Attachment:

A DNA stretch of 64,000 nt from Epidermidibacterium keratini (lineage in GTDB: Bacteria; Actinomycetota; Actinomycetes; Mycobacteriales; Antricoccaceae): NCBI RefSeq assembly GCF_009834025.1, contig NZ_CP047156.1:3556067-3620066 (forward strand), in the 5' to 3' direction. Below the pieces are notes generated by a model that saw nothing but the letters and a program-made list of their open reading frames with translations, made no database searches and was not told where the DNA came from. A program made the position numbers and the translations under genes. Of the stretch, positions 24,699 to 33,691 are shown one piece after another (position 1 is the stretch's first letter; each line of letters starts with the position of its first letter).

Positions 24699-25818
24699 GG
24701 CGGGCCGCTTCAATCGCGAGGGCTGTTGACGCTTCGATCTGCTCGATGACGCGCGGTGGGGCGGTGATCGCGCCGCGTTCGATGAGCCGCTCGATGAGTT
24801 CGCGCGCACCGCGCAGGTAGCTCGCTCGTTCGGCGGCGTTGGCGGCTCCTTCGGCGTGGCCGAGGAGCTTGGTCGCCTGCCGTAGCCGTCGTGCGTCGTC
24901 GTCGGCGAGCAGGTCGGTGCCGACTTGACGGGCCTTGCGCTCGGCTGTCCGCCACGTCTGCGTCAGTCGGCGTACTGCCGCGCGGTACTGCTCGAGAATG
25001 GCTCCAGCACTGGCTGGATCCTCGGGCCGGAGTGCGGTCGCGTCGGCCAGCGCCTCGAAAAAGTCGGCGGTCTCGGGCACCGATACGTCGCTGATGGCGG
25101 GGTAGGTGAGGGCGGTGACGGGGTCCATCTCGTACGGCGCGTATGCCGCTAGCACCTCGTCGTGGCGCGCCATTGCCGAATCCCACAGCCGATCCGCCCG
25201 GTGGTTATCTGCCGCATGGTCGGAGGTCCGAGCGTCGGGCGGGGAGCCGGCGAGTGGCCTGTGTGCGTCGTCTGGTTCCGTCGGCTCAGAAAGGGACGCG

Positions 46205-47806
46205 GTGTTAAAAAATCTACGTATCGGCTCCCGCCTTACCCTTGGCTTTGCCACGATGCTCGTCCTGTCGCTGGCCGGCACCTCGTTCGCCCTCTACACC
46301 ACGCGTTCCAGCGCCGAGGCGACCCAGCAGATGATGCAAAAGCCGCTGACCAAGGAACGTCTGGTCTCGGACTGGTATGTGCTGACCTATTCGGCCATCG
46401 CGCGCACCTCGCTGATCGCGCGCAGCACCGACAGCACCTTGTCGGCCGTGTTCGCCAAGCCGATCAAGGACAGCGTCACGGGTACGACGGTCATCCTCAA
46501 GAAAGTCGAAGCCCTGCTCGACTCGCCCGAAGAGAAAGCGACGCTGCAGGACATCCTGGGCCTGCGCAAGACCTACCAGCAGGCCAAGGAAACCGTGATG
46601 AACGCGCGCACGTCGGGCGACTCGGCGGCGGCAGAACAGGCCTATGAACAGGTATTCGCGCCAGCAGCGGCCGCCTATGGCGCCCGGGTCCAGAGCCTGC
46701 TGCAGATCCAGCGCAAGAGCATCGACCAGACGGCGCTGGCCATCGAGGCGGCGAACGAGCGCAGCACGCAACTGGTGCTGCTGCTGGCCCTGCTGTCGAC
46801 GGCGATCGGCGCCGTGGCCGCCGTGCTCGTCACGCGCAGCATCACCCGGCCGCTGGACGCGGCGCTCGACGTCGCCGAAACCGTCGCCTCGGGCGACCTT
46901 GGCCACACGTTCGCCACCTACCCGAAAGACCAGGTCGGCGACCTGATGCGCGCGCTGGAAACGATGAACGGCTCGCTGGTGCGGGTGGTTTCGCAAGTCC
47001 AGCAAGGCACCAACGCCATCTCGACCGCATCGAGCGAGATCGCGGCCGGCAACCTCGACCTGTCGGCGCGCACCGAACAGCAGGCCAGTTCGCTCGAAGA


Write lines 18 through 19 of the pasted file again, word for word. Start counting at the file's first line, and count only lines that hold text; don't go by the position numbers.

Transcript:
46901 GGCCACACGTTCGCCACCTACCCGAAAGACCAGGTCGGCGACCTGATGCGCGCGCTGGAAACGATGAACGGCTCGCTGGTGCGGGTGGTTTCGCAAGTCC
47001 AGCAAGGCACCAACGCCATCTCGACCGCATCGAGCGAGATCGCGGCCGGCAACCTCGACCTGTCGGCGCGCACCGAACAGCAGGCCAGTTCGCTCGAAGA